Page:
"You know all the words and you sing all the notes ..."
( May 2007 )
I had a visit from a joiner (carpenter, chippy, or whatever they're called where you live) the other week. He came to put in a new window frame.
Nice man. He arrived toting his toolkit in an extremely fine looking leather toolbag, kind of like a large sports holdall, and set it down in the middle of the floor.
"You like my toolbag?" he said. I expressed my admiration in appropriate terms.
He told me a story about how he'd gotten it, how it had been made, pointed out the shiny brass eyelets and the leather-wrapped rope handles, the thick stitching and the double-thickness leather base. Very entertaining story it was.
Then he said, "Wait till you see this", and took out a claw hammer.
"Isn't that great?" he said, displaying it proudly.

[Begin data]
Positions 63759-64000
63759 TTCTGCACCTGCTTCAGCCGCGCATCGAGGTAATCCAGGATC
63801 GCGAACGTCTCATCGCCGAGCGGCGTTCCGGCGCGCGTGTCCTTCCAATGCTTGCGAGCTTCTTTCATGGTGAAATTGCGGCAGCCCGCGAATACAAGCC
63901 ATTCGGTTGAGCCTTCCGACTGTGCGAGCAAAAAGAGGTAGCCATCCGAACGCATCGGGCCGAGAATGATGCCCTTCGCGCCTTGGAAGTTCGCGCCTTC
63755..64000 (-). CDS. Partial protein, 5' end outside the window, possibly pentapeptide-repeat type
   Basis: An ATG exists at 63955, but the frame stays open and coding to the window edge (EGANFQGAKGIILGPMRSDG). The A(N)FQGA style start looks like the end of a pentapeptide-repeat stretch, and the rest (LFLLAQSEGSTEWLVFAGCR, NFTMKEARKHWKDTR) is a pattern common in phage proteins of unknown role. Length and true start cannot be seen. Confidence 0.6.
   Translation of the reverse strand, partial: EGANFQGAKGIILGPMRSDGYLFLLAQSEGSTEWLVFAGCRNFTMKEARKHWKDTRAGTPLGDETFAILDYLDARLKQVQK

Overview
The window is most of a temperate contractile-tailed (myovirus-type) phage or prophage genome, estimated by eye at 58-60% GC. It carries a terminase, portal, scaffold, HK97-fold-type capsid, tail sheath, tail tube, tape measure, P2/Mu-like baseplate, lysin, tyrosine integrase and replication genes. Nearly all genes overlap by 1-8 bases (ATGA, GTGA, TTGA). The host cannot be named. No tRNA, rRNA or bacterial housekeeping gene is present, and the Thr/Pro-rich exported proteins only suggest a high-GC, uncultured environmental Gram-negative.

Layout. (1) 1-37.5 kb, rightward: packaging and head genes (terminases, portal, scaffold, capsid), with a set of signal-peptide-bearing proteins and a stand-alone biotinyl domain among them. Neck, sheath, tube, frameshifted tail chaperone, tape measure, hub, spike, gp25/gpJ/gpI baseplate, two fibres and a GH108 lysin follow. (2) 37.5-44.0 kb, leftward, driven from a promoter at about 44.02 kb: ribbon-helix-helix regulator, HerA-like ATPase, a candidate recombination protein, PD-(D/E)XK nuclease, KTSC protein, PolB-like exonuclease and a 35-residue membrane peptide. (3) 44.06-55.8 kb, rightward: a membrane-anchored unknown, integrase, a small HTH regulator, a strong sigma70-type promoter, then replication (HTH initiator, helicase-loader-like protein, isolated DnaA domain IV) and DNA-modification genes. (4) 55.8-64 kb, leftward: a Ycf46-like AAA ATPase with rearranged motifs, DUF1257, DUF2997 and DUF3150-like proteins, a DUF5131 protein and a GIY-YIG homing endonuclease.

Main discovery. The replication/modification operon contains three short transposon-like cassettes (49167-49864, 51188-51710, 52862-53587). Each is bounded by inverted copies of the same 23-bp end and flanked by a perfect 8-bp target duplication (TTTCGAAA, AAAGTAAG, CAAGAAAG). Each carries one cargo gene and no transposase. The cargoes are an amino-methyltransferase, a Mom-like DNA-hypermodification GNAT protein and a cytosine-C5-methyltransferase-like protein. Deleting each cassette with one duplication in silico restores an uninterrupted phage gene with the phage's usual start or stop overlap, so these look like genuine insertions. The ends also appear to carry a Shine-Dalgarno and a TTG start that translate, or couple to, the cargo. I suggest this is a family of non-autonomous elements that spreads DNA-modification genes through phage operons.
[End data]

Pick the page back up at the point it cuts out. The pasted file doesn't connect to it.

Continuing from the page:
It was indeed a fine hammer, made from one piece of high-quality steel with an excellently contoured rubber grip. This was a serious piece of kit altogether, the kind any aspiring building worker would covet. I voiced my approval fulsomely.
"Aha, but you've seen nothing yet!" he exclaimed.
Out of the bag he produced cross-cut and rip saws and held them out for me to examine.
"Damn, those are fine saws!" I said, and he beamed with pride. They were lovingly set up and meticulously maintained, I could see that.
"Now, wait till you see these, you're going to love these", he continued and dived into the bag again. With a masterful flourish, he withdrew a cloth roll and unrolled it before me. It contained a set of chisels, their edges honed to perfection.